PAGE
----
On Tuesday, Serra fought to keep out a portion of Li’s scheduled testimony where he is expected to say that Chow ordered him to commit arson. Frentzen said Chow had already admitted to giving the order in his testimony against Chong. The arson is also part of what led to a fight between Li and Chow outside a bar in 2013 where Chow questioned Li’s loyalty, he added.
     “I see my loyalty every day when I look in the mirror,” Li allegedly told Chow, in reference to being badly burned in the arson.
     The fight ended in Li being kicked out of the Ghee Kung Tong.
     Frentzen said the events were “inextricably intertwined.”
     Chow’s defense team has also moved to put Frentzen on the stand to impeach Li’s credibility, as he has supposedly remarked that Li lied at his bail hearing. By putting Frentzen on the stand, Serra argued, he can show the jury that even Frentzen doesn’t find Li believable.
     Frentzen clarified Tuesday that Li’s lawyers “filed declarations by other individuals that were false.”
     But Serra said Li was “trying to orchestrate his plea agreement” and had perjured himself, and it would be the “height of gross hypocrisy” not to allow a cross-examination of Frentzen.
     Breyer said allowing Serra to examine Frentzen would be akin to putting the government on trial.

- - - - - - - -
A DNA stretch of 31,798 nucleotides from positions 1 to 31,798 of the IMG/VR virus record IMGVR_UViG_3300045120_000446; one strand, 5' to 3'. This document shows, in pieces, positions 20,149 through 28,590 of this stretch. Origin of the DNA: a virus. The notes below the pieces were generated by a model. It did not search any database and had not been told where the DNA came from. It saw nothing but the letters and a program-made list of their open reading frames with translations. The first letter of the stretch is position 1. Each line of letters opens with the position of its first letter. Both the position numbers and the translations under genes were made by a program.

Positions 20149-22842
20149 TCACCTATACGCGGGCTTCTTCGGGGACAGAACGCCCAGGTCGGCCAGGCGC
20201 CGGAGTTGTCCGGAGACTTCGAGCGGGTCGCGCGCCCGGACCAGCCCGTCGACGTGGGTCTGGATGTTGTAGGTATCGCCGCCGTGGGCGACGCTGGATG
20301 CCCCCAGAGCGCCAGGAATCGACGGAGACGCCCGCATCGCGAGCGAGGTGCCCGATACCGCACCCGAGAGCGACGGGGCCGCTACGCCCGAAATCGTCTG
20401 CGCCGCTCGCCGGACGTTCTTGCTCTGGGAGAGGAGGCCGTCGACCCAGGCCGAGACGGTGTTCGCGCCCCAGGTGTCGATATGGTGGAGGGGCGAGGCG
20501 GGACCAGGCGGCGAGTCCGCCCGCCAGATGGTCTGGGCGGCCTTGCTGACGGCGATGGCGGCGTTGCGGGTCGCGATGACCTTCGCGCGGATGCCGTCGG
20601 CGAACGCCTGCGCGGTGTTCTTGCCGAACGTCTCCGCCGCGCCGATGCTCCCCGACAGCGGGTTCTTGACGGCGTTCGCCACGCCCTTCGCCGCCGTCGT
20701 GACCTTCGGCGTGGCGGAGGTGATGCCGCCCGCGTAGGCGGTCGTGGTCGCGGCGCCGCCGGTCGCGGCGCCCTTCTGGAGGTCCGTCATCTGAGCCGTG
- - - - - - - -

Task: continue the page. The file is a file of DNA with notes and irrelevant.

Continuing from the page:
“To the extent that Mr. Li has made a statement, of course you can use that to impeach him. But what you can’t use is the government’s opinion on a certain occasion as to whether that was true. If it did come in it would create total prejudice,” Breyer said.
     Serra asked why not. “I’ve been allowed to question prosecutors at the state level,” he said.
     Breyer was incredulous. “Really?”
     “Yes, Jim Lassart,” Serra said, referring to prominent San Francisco defense lawyer and former Assistant U.S. Attorney James Lassart, now with Murphy Pearson Bradley & Feeney. Lassart represented former State Sen. Leland Yee, who was also ensnared in the FBI’s five-year criminal probe of Chow and pleaded guilty to racketeering in July.
     “His hands were shaking,” Serra said.
     Breyer laughed and said “I think all our hands would be shaking,” and denied the motion.
     In a phone interview later, Serra said Lassart had been the first prosecutor in the famous 1973 Chol Soo Lee case, where a Korean immigrant was accused and later acquitted of killing Chinatown gang leader Yip Yee Tak. The case had been overturned and was retried with another prosecutor.
     The issue, as Serra remembered it, was over some exculpatory evidence that hadn’t been disclosed.
     Though it was over 30 years ago, Serra said he still remembers Lassart’s shaky reaction on the stand.”I do remember that,” he laughed. “I got to go up close to him to show him some exhibit and I could see he didn’t like it at all. No lawyer likes to be on the stand. We like to ask questions, not answer questions.”